When we add words like “vitamin” or even the name of antioxidant containing fruit to the name of a drink, most of us would think it implies a certain healthfulness making it a better choice than plain old H2O or soft drinks.
Recently consumer advocates “Choice” challenged the claims made by the makers of “Vitaminwater” and the like, in a complaint to the ACC. The thrust of the claim was around the “explicit and implied” claims about its fruit content and nutritional benefits.
While the ACC sided with Coca-cola, the makers of Vitaminwater (the same company that tried, but failed to get away with a recent marketing campaign using a popular actress to say that the brown fizzy stuff isn’t bad for kid’s teeth or waistlines) in a backhanded way they accepted that the health claims were not as they seemed.
“The colour, taste and smell of one product, Vitaminwater, would cause any ordinary consumer to suspect the drink contained sugar, the commission stated in a letter to Choice.”
In other words, the ACC implied that the public is not gullible enough to be duped by health promotions implicit in the branding. Which makes me wonder why we even pretend to have fair advertising standards, if a company can be excused on the grounds that only a fool would accept their claims.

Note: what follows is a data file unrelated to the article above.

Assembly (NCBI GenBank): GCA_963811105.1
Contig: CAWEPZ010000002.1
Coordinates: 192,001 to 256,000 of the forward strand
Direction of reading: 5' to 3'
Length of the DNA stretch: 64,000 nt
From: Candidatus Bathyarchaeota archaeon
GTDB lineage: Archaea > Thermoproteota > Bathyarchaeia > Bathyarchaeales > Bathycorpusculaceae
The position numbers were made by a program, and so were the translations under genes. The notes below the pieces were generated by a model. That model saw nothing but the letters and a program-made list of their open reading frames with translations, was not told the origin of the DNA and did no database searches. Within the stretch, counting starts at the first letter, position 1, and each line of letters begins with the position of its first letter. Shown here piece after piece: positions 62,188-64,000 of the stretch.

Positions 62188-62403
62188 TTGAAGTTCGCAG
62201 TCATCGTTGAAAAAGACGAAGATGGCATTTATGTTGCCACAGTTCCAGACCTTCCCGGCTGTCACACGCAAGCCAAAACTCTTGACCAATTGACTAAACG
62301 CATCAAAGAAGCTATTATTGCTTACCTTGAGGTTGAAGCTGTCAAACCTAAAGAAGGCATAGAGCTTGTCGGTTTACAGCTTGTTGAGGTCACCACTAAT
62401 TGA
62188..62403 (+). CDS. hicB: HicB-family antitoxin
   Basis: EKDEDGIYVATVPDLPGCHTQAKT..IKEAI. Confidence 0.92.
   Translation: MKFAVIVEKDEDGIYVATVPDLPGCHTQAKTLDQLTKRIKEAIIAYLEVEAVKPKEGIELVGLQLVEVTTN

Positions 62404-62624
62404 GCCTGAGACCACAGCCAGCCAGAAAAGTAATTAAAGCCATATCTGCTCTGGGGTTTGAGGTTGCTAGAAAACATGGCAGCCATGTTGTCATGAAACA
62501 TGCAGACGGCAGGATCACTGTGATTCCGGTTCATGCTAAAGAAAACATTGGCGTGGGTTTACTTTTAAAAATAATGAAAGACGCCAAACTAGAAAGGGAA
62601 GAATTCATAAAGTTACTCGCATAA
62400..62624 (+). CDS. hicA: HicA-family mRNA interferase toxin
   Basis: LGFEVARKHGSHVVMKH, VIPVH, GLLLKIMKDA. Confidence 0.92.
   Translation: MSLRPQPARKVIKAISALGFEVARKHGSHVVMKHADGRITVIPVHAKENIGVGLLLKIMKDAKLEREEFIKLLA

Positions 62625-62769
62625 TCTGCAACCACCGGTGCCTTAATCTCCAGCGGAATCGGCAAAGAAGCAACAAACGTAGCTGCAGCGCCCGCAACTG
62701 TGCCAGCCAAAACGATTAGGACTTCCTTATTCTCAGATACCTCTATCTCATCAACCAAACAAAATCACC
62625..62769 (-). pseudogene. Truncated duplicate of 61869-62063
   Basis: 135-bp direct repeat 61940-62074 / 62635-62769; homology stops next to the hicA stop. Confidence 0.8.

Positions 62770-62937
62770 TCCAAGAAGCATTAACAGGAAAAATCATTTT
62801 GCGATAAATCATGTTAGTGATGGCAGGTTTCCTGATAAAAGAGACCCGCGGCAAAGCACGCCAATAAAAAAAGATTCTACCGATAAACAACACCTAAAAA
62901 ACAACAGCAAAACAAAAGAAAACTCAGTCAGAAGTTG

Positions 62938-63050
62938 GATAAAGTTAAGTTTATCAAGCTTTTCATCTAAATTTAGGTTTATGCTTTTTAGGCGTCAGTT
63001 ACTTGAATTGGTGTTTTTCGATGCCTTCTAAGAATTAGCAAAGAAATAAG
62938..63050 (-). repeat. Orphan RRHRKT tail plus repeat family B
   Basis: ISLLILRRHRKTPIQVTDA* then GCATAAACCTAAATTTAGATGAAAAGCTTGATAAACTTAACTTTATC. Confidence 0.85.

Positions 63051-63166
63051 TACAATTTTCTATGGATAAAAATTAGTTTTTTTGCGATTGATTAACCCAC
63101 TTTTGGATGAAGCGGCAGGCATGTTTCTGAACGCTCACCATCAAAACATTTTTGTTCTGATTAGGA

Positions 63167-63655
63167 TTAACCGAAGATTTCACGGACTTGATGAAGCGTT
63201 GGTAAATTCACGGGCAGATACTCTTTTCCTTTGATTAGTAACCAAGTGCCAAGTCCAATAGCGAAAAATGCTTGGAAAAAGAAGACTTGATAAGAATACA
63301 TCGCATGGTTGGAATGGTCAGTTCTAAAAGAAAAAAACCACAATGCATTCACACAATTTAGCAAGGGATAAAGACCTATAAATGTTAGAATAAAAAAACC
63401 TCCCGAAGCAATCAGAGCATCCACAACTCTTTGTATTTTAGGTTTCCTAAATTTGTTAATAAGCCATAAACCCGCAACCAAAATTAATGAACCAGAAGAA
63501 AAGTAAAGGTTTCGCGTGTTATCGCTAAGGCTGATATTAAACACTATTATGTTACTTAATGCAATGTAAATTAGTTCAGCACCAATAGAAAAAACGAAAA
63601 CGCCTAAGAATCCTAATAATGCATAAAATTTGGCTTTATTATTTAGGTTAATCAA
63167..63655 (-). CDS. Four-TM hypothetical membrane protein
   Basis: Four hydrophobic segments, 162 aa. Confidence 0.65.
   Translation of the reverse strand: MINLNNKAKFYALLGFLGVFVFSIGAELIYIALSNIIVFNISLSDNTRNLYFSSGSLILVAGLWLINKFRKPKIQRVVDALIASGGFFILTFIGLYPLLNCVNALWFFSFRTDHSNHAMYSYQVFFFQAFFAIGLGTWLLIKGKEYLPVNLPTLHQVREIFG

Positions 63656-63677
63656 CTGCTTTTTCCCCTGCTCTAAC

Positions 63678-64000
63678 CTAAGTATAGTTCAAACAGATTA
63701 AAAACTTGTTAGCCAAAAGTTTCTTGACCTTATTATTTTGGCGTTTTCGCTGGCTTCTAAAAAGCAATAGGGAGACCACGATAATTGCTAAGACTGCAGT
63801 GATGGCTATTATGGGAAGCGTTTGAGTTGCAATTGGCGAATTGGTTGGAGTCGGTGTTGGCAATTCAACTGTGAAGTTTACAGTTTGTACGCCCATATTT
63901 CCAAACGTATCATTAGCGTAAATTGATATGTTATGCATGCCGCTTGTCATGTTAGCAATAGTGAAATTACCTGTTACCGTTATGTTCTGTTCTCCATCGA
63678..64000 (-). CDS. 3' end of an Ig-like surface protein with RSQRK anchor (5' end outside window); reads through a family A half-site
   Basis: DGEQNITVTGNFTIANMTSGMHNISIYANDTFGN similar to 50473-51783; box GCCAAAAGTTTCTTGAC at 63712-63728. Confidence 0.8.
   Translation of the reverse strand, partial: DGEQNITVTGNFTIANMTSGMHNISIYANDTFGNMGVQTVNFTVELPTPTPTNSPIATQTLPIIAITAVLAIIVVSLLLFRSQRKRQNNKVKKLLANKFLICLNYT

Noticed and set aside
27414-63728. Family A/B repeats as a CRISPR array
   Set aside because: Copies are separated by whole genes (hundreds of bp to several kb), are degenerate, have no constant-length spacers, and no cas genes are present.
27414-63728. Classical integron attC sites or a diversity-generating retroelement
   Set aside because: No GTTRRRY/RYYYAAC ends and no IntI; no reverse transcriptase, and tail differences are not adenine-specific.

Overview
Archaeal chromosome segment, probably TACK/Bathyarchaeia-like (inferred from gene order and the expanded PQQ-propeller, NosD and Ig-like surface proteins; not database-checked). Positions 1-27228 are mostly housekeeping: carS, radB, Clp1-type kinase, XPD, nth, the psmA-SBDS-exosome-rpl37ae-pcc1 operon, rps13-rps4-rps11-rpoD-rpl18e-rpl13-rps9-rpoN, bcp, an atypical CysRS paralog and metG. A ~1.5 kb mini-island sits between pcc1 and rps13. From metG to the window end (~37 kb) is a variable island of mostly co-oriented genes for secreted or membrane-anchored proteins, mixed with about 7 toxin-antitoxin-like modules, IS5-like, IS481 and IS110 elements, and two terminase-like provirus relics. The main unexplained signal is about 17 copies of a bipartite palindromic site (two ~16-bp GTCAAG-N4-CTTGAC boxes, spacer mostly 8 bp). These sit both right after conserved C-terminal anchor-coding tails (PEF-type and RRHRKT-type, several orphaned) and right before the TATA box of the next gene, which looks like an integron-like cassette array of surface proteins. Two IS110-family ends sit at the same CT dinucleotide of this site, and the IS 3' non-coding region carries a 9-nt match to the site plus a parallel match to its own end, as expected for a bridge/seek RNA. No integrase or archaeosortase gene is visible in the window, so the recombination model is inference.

While Coca-cola has slipped through the net once more in Australia, the same product is currently the subject of a class action lawsuit in the USA regarding their nutritional claims.
The irony of the situation is both the ACC and Coca-Cola’s defense is based on the intelligence of a public who reads less and weighs more. The ACC suggested the mere smell and taste of the drink was enough to alert you to the lack of fruit and abundance of sugar. Coke on the other hand rests its case on their being sufficient nutritional information (in a smaller font) on the bottle, giving the consumer sufficient information as to the true kilojoule content.
The facts about enhanced waters
Fruit: Many of the fruity flavourings are not what they seem.
There is no actual kiwi fruit or strawberries in the drinks of these flavours.
In the cases where actual fruit products were present, the maximum any bottle any bottle contained was a mere 1% fruit juice.
Sugar: All products contained significant amounts of added sugar.
Coke’s Vitaminwater contains 6.5 teaspoons of sugar (per bottle).
Nutrient Water 7 teaspoons.
Smart Water 8 teaspoons.
A can of coke, by comparison, contains 10 teaspoons of sugar.
The take home message is don’t be conned, if it’s colourful and sweet it is not water. If you think your diet is inadequate, get some help to improve the way you eat and consider a short course of nutritional supplements at a medicinal dose to improve any real deficiency.
And when you are thirsty, drink water.